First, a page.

Folk high schools (discontinued)2002

SSB publishes figures for long courses in Folke high Schools in the statistics Upper secondary education


About the statistics


Name and topic

Name: Folk high schools (discontinued)
Topic: Education

Responsible division

Division for Education and Culture Statistics

Definitions of the main concepts and variables

Folk high schools : A school with a clear integral purpose. Folk high schools do not have syllabus and exams.

Short course : A course with duration of minimum 2 days and maximum 94 days.

Special target groups : Handicapped participants with extra resources demand. This means that handicapped participants are counted as two pupils.

Standard classifications

Ownership : Schools are owned by either county, state or private interests.

Municipality of residence : Are based on address 1 October in the school year. Country of birth and citizenship are classified by the codes of Statistic Norway.

Administrative information

Regional level

The statistics are published on national and county level. Statistics for municipality level can be ordered.

Frequency and timeliness


International reporting

Not relevant


All education statistics at Statistics Norway is proper stored after standard routines and after consultation with The Data Inspectorate.


Background and purpose

The purpose of these statistics is to show different sides on education by folk high schools. These statistics aim to show the extent of courses regarding the participants gender, age, county of residence, citizenship and other individual characteristics, together with education for special need groups.

Prior to 2001, folk high schools based their reporting on forms with pupils on main courses and pupils who completed or interrupted their main course. This report was a part of statistics on upper secondary education. As of 2001, forms rapport was replaced with extensive electronic reports. The electronic reports also include applicants at long courses and participants at short courses. Activity associated with short courses is reported independent of the reporting of long courses. From 2008, folk high schools report their data by using an administrative system called NAVI.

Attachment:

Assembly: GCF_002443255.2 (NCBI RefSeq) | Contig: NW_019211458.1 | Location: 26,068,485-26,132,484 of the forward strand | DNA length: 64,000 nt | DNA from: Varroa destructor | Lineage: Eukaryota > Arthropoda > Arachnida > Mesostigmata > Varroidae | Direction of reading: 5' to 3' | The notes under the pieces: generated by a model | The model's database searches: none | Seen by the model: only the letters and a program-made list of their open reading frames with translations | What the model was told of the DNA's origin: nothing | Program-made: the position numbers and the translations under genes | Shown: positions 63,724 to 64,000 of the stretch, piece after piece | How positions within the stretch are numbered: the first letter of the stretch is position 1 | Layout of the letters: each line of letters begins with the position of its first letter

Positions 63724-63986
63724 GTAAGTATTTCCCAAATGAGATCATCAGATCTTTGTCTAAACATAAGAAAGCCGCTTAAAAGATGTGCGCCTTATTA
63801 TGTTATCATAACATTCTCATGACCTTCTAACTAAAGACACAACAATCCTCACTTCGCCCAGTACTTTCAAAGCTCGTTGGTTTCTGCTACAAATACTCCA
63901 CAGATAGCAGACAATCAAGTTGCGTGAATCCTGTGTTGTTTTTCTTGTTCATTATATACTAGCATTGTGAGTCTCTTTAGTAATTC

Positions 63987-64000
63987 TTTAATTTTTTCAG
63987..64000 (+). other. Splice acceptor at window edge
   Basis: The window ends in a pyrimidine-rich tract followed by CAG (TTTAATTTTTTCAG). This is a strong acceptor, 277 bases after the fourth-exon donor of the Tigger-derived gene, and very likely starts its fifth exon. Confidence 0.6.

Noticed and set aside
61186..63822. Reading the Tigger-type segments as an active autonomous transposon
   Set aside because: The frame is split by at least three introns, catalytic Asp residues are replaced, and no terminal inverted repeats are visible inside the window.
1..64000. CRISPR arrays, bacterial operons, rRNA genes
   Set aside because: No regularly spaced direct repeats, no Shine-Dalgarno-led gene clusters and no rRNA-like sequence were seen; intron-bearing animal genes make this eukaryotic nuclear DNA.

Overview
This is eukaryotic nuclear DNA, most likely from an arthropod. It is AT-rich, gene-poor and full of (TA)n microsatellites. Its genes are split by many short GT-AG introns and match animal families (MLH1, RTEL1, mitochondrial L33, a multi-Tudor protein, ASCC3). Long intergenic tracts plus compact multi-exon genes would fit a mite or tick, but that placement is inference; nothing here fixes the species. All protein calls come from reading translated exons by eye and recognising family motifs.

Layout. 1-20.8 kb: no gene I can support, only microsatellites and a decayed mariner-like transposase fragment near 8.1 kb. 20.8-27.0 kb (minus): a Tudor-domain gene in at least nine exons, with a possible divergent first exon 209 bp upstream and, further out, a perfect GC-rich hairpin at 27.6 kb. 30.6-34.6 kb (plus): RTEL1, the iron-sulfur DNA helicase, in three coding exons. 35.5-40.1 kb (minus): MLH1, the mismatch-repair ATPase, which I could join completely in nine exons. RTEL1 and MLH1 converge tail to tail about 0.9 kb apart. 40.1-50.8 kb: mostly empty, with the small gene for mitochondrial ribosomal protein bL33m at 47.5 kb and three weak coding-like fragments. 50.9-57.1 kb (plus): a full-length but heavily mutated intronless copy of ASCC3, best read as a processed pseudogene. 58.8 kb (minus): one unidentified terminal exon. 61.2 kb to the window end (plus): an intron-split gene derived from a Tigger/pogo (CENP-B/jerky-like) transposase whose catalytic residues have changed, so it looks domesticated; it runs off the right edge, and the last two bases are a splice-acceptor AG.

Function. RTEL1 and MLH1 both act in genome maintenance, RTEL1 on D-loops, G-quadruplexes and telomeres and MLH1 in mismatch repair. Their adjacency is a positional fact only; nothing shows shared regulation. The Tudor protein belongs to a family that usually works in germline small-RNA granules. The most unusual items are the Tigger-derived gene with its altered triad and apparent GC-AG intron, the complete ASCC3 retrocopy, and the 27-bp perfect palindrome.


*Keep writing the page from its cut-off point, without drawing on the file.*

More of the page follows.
Users and applications

Public administration, special interest organizations, the media and researchers.

Coherence with other statistics

Statistics over participants attending short courses are a part of statistics on adult education. The statistics is not included in the statistics for pupils and students.

Legal authority

Sections 2-2.

EEA reference

Not relevant



All folk high schools report their participants at short courses to NAVI once a year. The reports include both Norwegian and foreign participants.

The number of participants at short courses is not equal to the number of people, because one person can participate in several courses and therefore be registered as a participant several times.

Data sources and sampling

Data is collected from a system called NAVI.


Collection of data, editing and estimations

Folk high schools use an administrative system called NAVI.

All education data undergo on-receipt controls. It encompasses deletion of duplicates (units with identical variables), a control of correct and valid values for each variable. The data is also recoded so they are comparable. All personal id-numbers are checked for errors.

Not relevant.


Not relevant.

Comparability over time and space

Electronic reports from folk high schools began in 2001. All folk high school statistics can be compared with previous years after 2001.

Accuracy and reliability

Sources of error and uncertainty

Errors may occur during coding of the data collected. Statistics Norway compiles data for participants registered previous calendar year. Some of the schools may have given information on participants as of a different date, which can lead to inconsistence in the data. One participant can also be reported several times because he/she has participated on various courses.

Education statistics are not based on sampling.

Register errors may be due to self-reported information from the participants or incorrect reporting from the schools. A number of these errors will be identified as a part of control and revision routines.